In collaboration with key institutional partners, The Center for Negotiation and Dispute Resolution (CNDR) hosted a brand new Spring 2023 ADR Speaker Series. This public talk series featured eight influential thought leaders from around the country and abroad, presenting new ideas and cutting edge research to members of the UC Law SF community and the general public. The ADR Speaker Series was held in conjunction with an Advanced ADR Colloquium course for students, taught by CNDR’s Director, Professor Hiro Aragaki.

January 24: Bargaining with the Devil… To End Putin’s War

Robert Mnookin, Williston Professor of Law; Director, Harvard Negotiation Research Project; Chair, Program on Negotiation at Harvard Law School.

Professor Mnookin, a long-renowned authority on negotiation and mediation, examined how mediators should respond when confronted with a party who is truly a “bad actor.” Drawing on his acclaimed book, Bargaining with the Devil: When to Negotiate, When to Fight, he used Putin’s war in in Ukraine as a case study to raise broader questions of relevance to practicing mediators, such as how to maintain neutrality and professional detachment when our own values may be deeply offended, and the types of persuasion can be brought to bear when faced with a party who takes a morally reprehensible position.  Co-sponsored by The Mediation Society.

January 31: Reconceptualizing the Party-Appointed Arbitrator and the Meaning of Impartiality

Catherine Rogers, Professor of Law, Bocconi University, Milan, Italy.

Drawing on Legal Realism’s insight that decision-maker “bias” is a necessary corollary of law’s inherent indeterminacy, Professor Rogers proposed moving beyond current debates about whether party appointed arbitrators are in fact biased, and toward more nuanced questions such as who decides which forms of bias are legitimate and how we police the boundary between legitimate and illegitimate bias in arbitrator deliberation.  She reconceptualized party appointed arbitrators as an essential structural check against the inevitability of bias in all decision-making.  Co-Sponsored by CalArb.

February 14: The Enforcement of Metaverse-Related Disputes that are Resolved in International Arbitration

Elizabeth Chan, Senior Registered Foreign Lawyer, Allen & Overy, Hong Kong.

Ms. Chan discussed the implications of the metaverse—poised to become a trillion dollar industry—for the New York Convention’s award enforcement regime. She explained the various types of metaverse-related disputes that currently exist, such as between users, between users and platforms, and between users and non-users, involving anything from ordinary breach of contract to digital assets such as cryptocurrency and non-fungible tokens (NFTs). She posed new questions about the implications of such disputes for traditional concepts such as party autonomy, due process, and the legal seat.  Co-Sponsored by CalArb.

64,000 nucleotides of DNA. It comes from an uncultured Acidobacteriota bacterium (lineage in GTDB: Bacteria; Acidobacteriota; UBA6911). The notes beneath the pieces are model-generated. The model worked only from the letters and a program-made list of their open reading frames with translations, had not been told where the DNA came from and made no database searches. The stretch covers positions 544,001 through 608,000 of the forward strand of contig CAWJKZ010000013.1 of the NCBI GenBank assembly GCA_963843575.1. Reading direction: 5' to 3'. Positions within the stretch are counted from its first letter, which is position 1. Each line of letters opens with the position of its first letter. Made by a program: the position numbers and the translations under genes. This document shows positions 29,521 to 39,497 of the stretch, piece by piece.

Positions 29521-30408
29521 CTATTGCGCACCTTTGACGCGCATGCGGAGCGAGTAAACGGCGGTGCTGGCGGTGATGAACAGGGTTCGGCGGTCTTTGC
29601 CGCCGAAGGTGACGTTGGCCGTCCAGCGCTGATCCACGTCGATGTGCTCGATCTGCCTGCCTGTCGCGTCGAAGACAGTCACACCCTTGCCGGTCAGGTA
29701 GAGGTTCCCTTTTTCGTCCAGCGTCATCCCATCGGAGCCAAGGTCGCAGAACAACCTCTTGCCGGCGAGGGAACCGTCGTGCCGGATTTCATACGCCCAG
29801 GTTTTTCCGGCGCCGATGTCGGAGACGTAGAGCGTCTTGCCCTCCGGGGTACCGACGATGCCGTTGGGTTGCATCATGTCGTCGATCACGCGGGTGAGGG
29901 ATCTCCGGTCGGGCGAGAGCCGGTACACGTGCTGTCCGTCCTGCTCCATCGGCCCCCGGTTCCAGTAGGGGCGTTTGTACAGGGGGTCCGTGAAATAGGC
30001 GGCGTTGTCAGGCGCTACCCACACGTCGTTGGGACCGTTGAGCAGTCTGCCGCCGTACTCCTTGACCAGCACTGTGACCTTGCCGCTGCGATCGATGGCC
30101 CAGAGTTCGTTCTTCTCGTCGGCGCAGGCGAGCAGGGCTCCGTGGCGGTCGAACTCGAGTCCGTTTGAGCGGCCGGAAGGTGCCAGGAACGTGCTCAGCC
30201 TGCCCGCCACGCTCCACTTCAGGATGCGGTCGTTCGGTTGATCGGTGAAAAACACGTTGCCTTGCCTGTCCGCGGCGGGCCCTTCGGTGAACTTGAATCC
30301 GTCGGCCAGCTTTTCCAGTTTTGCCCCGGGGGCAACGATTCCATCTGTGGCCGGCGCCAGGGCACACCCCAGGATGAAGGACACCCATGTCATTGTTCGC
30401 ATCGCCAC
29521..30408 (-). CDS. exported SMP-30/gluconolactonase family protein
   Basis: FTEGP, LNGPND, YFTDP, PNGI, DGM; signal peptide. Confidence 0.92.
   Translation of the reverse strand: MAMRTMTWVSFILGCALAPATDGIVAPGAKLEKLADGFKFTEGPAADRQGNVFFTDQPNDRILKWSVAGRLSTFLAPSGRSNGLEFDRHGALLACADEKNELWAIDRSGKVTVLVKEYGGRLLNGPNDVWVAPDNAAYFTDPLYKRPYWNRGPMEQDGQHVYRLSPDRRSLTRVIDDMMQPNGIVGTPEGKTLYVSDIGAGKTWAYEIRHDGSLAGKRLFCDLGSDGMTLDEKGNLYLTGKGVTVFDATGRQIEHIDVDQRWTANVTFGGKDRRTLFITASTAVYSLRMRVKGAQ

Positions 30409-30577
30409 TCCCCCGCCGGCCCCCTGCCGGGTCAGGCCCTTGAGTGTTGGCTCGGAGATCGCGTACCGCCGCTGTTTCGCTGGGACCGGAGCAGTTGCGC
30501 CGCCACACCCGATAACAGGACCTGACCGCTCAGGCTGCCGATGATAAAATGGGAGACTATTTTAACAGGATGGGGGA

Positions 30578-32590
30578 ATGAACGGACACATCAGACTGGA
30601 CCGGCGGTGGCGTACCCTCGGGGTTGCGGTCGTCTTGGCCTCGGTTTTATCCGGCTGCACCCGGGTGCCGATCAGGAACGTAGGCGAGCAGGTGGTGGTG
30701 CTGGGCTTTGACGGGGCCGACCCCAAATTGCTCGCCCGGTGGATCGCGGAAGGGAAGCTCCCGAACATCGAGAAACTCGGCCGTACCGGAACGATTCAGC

March 14: Can Mediators Promote Anti-Racism Within the Confines of Neutrality?

Ellen Deason, Joanne Wharton Murphy/Classes of 1965 and 1973, Professor in Law Emerita, The Ohio State University Moritz College of Law.

Professor Deason examined some of the systemic ways in which white privilege is expressed in the practice of mediation. Using the lenses of tone policing, color-blindness, and white silence she reflected on aspects of mediation such as expressions of anger, forward-looking focus, and mediator bias.  Co-sponsored by AAA-ICDR.


March 21: Could Lawyers’ Court-Connected Negotiations Represent the ‘New Mediation’?

Nancy Welsh, Frank W. Elliott, Jr. University Professor, Professor of Law, Director of Aggie Dispute Resolution Program, Texas A&M University School of Law.

Drawing on new empirical data, Professor Welsh argued that bilateral settlement negotiations—traditionally conducted between lawyers—increasingly appear to include clients. She suggested that this modern, “client-inclusive” version of lawyers’ settlement negotiations may be superior to the modern, more evaluative model of mediation—on many of the same metrics that were used originally to advocate for mediation. Perhaps then, just as arbitration has become the “new litigation” and mediation has become the “new arbitration,” so too lawyers’ client-inclusive negotiation could represent the “new mediation.”  Co-sponsored by The Mediation Society.

April 11:  The Future is Digital: Online Dispute Resolution and Decentralized Justice

Janet Martinez, Senior Lecturer in Law and Director of the Martin Daniel Gould Center for Conflict Resolution at Stanford Law School.


Colin Rule, CEO and

As the pandemic forces public and private institutions to move online, many court and business leaders are looking to the field of online dispute resolution (ODR) for best practices and lessons learned. Professor Martinez and Mr. Rule provided an overview of the history of ODR’s development and explored the range of tools and techniques encompassed by online dispute resolution. They raised key questions and ethical challenges facing the design and governance of ODR systems.  Co-sponsored by


Mediator and Arbitrator, JAMS Mediation, Arbitration & ADR Services

April 18: Mediation Begins with Me: A Look at Self Reflection, Self Management and Self Compassion 

Bruce Edwards, Co-Founder of JAMS and Co-Founder of Edwards Mediation Academy.

Mr. Edwards discussed the importance of attending to emotions in mediation. He suggested that the key to developing mediation competency begins with honest self-reflection and thoughtful emotional self-management.  Drawing on insights from Christopher Germer’s book, the Mindful Path to Self-Compassion, he illustrated how to design and implement a life-long commitment to self-reflection and personal development—a journey that he described as beginning with “me.” Co-sponsored by JAMS.